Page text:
Never before have engineers had access to such a bounty of tools to get creative with design. Advances in simulation and 3D modeling software make it easier than ever to dream up and refine concepts that would have never have been feasible with past-generation tools. Couple the freeform shape possibilities with new office-style 3D printers, and the engineering desktop transforms itself into a bona fide DIY (do-it-yourself) workstation for fast and furious prototyping.
The flood of new 3D printer offerings, which look and feel a lot like the staple desktop printer, promise a whole new level of prototyping freedom. Forget about eating up precious development hours as you wait for a dedicated in-house or third-party rapid prototyping service to turnaround one possible prototype. Today’s desktop 3D printer/3D modeling tool powerhouse lets engineers flex their design muscle on their own time, using their own dedicated resources.
The promise of the DIY design workflow is indeed enticing.
Instead of sending one (okay, maybe two) best-case design alternatives off to the internal prototyping department to prove out a particular concept, engineers are encouraged to crank out as many early prototypes as they see fit. This 3D printer-dominated workflow is great for enhanced design exploration as it encourages a more iterative design process. At the same time, seeing and touching a physical prototype, even at the onset of conception, goes a long way in helping engineers pinpoint potential problem areas far earlier when it is easier and cheaper to alter course.
Not to burst the bubble, but there is a bit of a wrinkle in this 3D design-inspired nirvana. Just because it seems like the sky is the limit on design possibilities doesn’t mean it’s always easy for the average engineer to produce these early-stage prototypes effectively on a 3D printer, despite their new-found accessibility.
While some designs may be turnkey for 3D printing output, a greater number are not, especially those funky organic shapes and complex lattice structures now possible thanks to advanced 3D CAD and modeling tools.
Don’t mistake the above for a lack of enthusiasm for 3D printing —I couldn’t feel stronger that the possibilities for design freedom are only now just beginning—engineers need to be prepared to expand their repertoire. Specifically, they need to come up to speed quickly on a bunch of new constraints if they want their flurry of design ideas to translate nicely to the world of 3D printing.
With PTC Creo, you can check for problems, like walls that are too thin, before sending designs to the printer.
With that in mind, here are three considerations for readying 3D printer-optimized designs:
1. Get acquainted with the build. Not the BOM or the latest design iteration, but rather the actual size of the 3D printer’s build envelope or volume. This coveted real estate will vary depending on the printer model, and while a bigger build envelope will enable you to produce a larger part, it’s not just size that matters. Understanding the orientation of the build envelope when designing the part is critical to successful use of 3D printing without time and material waste. With a clear picture of the environment, engineers can optimize model orientation for 3D printing—in some cases even split a model in two, perhaps—which goes a long way in establishing desktop 3D printing as a staple prototyping tool.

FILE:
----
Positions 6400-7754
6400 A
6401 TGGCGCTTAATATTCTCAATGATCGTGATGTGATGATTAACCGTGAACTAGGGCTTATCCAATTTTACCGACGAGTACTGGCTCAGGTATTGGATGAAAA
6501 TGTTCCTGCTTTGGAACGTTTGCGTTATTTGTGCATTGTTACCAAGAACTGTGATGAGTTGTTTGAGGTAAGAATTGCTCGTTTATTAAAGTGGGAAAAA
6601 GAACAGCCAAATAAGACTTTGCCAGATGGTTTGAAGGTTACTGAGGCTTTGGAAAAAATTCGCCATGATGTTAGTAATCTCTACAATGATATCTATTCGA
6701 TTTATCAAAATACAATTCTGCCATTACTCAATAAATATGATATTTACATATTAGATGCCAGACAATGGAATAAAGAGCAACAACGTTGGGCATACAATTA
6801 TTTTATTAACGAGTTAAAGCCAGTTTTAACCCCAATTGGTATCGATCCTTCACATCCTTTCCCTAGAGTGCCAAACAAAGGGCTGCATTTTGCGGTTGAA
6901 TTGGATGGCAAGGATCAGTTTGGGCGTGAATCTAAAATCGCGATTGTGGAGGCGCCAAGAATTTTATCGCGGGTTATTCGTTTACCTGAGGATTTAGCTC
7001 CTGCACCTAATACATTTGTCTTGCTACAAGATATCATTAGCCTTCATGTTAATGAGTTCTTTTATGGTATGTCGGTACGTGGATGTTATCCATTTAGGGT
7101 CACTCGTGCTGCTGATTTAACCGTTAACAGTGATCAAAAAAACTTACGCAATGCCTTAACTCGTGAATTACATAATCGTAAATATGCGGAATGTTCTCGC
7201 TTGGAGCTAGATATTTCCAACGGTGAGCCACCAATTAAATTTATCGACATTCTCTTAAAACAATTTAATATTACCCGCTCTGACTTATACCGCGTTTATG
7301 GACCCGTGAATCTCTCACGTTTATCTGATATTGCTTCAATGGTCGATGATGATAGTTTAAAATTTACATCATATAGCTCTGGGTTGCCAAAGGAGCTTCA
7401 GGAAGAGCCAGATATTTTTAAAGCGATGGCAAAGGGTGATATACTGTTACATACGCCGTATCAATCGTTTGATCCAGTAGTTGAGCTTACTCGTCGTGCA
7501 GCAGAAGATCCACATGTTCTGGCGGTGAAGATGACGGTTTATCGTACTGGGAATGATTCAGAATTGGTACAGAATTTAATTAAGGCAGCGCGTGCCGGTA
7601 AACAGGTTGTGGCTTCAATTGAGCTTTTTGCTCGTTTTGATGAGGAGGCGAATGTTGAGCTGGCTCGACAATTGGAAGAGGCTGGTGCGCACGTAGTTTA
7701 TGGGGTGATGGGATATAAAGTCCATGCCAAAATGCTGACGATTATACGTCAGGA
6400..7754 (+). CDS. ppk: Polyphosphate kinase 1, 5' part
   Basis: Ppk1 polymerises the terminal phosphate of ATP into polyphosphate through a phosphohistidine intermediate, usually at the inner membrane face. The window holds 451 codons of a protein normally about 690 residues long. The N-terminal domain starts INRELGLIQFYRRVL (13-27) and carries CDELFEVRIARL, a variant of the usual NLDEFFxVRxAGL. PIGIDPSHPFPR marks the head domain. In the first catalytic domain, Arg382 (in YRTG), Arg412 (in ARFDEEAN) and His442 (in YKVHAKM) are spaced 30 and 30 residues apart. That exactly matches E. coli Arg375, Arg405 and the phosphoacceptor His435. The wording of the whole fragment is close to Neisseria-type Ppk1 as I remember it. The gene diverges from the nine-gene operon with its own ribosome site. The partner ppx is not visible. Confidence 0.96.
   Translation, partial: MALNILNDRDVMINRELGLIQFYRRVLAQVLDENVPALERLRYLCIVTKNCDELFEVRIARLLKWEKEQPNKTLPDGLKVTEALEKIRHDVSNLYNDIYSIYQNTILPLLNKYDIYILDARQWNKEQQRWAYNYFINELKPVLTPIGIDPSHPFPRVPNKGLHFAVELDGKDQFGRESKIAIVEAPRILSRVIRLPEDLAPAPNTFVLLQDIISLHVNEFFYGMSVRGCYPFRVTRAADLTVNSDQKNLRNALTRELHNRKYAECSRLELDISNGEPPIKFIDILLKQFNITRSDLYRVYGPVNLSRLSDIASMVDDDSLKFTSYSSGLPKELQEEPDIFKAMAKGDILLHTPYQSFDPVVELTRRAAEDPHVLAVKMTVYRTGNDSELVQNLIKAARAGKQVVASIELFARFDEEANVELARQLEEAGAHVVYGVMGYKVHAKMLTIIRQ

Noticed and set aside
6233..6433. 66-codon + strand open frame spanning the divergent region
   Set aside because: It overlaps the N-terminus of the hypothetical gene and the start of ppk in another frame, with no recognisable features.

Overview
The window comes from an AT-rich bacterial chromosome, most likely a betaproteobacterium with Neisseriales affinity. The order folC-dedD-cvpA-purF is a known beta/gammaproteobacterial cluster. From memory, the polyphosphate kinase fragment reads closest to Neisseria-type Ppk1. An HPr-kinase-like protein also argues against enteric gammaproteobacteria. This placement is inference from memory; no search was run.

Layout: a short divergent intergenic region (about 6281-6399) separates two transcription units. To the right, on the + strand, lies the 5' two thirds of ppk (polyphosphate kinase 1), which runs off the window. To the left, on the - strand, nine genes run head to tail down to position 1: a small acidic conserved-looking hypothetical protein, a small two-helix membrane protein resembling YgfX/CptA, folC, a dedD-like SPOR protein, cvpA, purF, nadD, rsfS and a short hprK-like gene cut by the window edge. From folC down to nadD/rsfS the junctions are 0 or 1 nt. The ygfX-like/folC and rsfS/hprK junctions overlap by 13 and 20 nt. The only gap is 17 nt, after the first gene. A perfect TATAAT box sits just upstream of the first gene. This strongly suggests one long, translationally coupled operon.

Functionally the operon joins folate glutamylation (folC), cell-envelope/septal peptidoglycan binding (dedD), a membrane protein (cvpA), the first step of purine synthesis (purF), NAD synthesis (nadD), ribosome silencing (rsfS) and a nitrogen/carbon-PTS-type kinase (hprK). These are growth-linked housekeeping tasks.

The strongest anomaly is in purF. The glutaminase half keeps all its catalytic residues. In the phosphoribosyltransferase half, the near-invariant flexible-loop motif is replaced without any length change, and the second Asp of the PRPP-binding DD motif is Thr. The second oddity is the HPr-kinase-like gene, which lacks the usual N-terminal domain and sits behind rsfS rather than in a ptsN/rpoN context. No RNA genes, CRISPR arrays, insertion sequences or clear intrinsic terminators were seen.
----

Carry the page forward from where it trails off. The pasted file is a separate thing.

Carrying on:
2. Rethink use of support structures. This is a big one and a potential hurdle for many engineers. Most 3D printing technologies, whether it’s Direct Laser Metal Sintering (DLMS) or Fused Deposition Modeling (FDM) use support structures as part of the process, which are eventually removed. These scaffold-like structures are integrated at certain angles to stabilize a part as the detailed features are built. However, if not accounted for properly in the design, the support structures can cause a range of issues, from trapping excess material from a 3D print job to popping up in hard to reach places, making their removal difficult. In some cases, the structures can actually create stresses during the 3D print, which end up deforming the part and resulting in a bad build.
3. Design for materials. The new crop of desktop 3D printers, and especially departmental office units, offer an abundance of materials, and the options just keep stacking up. Knowing the qualities and limitations of your designated printer’s materials choices should be another constraint considered during design. In this way, engineers can avoid overdesigning parts in the hopes of increasing structural integrity, which runs counter to the trend of leveraging the 3D modeling software and 3D printer duo to create lightweight, more organic shaped parts.
Beyond building fluency in 3D printer-led design, engineers should also look for 3D modeling tools to get better at the job. Many of the CAD providers, including PTC, are partnering with leading 3D printer companies to add new features to their CAD tools. Thanks in part to a relationship with Stratasys, for example, PTC Creo 3.0 M040 now makes it easier to prepare and check models for 3D printing, including helping with the proper build orientation and for optimizing placement of support materials.
So get ready for a design revolution, but be prepared to study up. The design flexibility and prototyping freedom will be well worth the effort.
PTC Creo Resources